100 million Americans brace for more cold, ice and snow
Winter weather that has overwhelmed power grids unprepared for climate change and left millions without electricity in record-breaking cold kept its grip on the nation's midsection Wednesday.
At least 20 people have died, some while struggling to find warmth inside their homes. In the Houston area, one family succumbed to carbon monoxide from car exhaust in their garage; another perished as they used a fireplace to keep warm.
Blame the polar vortex, a weather pattern that usually keeps to the Arctic, but is increasingly visiting lower latitudes and staying beyond its welcome. Scientists say global warming caused by humans is partly responsible for making the polar vortex's southward escapes longer and more frequent.
More than 100 million people live in areas covered Wednesday by some type of winter weather warning, watch or advisory, as yet another winter storm hits Texas and other parts of the southern Plains, the National Weather Service said.
Utilities from Minnesota to Texas and Mississippi have implemented rolling blackouts to ease the burden on power grids straining to meet extreme demand for heat and electricity as record low temperatures were reported in city after city. In Mexico, rolling blackouts Tuesday covered more than one-third of the country after the storms in Texas cut the supply of imported natural gas.
Nearly 3 million customers remained without power early Wednesday in Texas, Louisiana and Mississippi, more than 200,000 more in four Appalachian states, and nearly that many in the Pacific Northwest, according to poweroutage.us, which tracks utility outage reports.
The latest storm front was predicted to bring snow and ice to East Texas, Arkansas and the Lower Mississippi Valley before moving to the northeast on Thursday. Winter storm watches were in effect from Baltimore to Boston, and Texas braced for more icy rain and possibly more snow.
"There's really no letup to some of the misery people are feeling across that area," said Bob Oravec, lead forecaster with the National Weather Service.
The weather has threatened the nation's COVID-19 vaccination effort. President Joe Biden's administration said delays in vaccine shipments and deliveries were likely.
The worst U.S. power outages by far have been in Texas, where officials requested 60 generators from the Federal Emergency Management Agency and planned to prioritize hospitals and nursing homes. The state opened 35 shelters to more than 1,000 occupants, the agency said.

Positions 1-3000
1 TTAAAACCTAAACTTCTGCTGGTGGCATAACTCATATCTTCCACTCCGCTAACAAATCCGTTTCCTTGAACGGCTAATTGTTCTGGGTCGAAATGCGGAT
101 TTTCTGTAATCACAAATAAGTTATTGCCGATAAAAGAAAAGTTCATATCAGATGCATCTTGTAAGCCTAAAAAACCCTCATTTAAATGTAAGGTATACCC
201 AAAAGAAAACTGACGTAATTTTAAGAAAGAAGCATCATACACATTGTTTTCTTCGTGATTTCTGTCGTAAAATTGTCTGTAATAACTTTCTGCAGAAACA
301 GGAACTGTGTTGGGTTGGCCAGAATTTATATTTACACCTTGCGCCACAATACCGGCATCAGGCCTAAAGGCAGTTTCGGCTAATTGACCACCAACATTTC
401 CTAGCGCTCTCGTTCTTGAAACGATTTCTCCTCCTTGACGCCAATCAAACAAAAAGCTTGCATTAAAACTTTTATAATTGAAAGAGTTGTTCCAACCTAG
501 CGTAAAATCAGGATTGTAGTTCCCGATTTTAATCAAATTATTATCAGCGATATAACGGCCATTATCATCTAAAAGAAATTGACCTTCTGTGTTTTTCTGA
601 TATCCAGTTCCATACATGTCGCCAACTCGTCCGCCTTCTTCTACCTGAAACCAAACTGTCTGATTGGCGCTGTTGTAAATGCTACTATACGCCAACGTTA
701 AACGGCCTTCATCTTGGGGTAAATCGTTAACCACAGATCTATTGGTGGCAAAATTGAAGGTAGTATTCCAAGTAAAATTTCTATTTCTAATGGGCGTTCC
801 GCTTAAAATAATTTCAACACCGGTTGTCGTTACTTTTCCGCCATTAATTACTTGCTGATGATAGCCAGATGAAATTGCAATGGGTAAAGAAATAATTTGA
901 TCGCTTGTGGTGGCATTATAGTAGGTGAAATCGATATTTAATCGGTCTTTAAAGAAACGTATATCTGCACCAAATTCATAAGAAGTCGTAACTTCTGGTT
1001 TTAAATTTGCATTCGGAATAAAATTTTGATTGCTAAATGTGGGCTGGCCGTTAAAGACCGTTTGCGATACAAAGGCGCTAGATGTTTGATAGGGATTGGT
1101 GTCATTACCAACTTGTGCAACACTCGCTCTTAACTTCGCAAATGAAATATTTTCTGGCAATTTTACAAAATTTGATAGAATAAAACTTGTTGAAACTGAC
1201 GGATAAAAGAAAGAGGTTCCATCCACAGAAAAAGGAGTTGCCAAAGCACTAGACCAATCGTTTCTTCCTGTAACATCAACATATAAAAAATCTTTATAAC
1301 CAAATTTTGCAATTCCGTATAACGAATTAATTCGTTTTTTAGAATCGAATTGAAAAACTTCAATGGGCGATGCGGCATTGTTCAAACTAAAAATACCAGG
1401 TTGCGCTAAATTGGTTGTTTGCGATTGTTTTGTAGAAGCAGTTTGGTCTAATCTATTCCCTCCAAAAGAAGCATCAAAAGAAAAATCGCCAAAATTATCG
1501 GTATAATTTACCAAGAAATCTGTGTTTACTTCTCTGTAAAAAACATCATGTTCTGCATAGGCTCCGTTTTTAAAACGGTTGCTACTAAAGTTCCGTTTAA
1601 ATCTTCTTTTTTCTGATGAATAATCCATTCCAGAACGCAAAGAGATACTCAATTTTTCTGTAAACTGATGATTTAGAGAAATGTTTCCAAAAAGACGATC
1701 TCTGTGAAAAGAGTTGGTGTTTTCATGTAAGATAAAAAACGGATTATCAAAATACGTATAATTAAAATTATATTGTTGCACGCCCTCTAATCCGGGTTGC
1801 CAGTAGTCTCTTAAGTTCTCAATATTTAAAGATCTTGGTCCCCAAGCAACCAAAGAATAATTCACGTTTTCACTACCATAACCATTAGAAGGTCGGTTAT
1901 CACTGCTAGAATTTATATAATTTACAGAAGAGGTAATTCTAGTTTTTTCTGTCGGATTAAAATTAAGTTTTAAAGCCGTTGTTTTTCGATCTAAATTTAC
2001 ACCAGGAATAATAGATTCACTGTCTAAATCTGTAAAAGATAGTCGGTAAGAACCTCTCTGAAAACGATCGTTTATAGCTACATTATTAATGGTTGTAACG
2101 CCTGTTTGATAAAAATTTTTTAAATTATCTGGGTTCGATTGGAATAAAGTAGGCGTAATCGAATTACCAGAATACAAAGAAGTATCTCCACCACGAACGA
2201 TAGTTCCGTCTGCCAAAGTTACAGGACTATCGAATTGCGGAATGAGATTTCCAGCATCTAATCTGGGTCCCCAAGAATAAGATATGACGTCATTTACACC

Texas' power grid manager, the Electric Reliability Council of Texas, said electricity had been restored to 600,000 homes and businesses by Tuesday night but that 2.7 million households were still without power.
Blackouts lasting more than an hour had begun before dawn Tuesday in and around Oklahoma City, stopping electric-powered space heaters, furnaces and lights just as temperatures hovered around minus 8 degrees (minus 22 degrees Celsius). Oklahoma Gas & Electric urged users to set thermostats at 68 degrees Fahrenheit (20 degrees Celsius), avoid using major electric appliances and turn off lights or appliances not in use.
Entergy imposed rolling blackouts Tuesday night in Arkansas, Louisiana, Mississippi and Southeast Texas at the direction of its grid manager, the Midcontinent Independent System Operator, "as a last resort and in order to prevent more extensive, prolonged power outages that could severely affect the reliability of the power grid," according to a statement from the New Orleans-based utility.
The Southwest Power Pool, a group of utilities covering 14 states, said the blackouts were "a last resort to preserve the reliability of the electric system as a whole."
Vice President Kamala Harris addressed those who had lost power during a live interview Wednesday on NBC's "Today."
"I know they can't see us right now because they're without electricity, but the president and I are thinking of them and really hope that we can do everything that is possible through the signing of the emergency orders to get federal relief to support them," Harris said.
The situation in Texas drew attention at Wednesday's International Energy Forum, including messages of support from Saudi Arabia's energy minister and OPEC Secretary General Mohammed Barkindo.
"As the extreme weather in Texas has shown, we cannot take energy security for granted, even in a country like the United States," Barkindo said at the forum, which was held virtually.
Travel remains ill-advised in much of the United States, with roadways treacherous and thousands of flights canceled. Many school systems delayed or canceled face-to-face classes.
But even staying home can be hazardous in places without power.
Authorities said a fire that killed three young children and their grandmother in the Houston area likely spread from the fireplace they were using to keep warm. In Oregon, authorities confirmed Tuesday that four people died in the Portland area of carbon monoxide poisoning.
At least 13 children were treated for carbon monoxide poisoning at Cook Children's Medical Center in Fort Worth and one parent died of the toxic fumes, hospital officials said.
In Texas, at least, temperatures were expected to rise above freezing by the weekend.
"There is some hope on the horizon," Oravec said.
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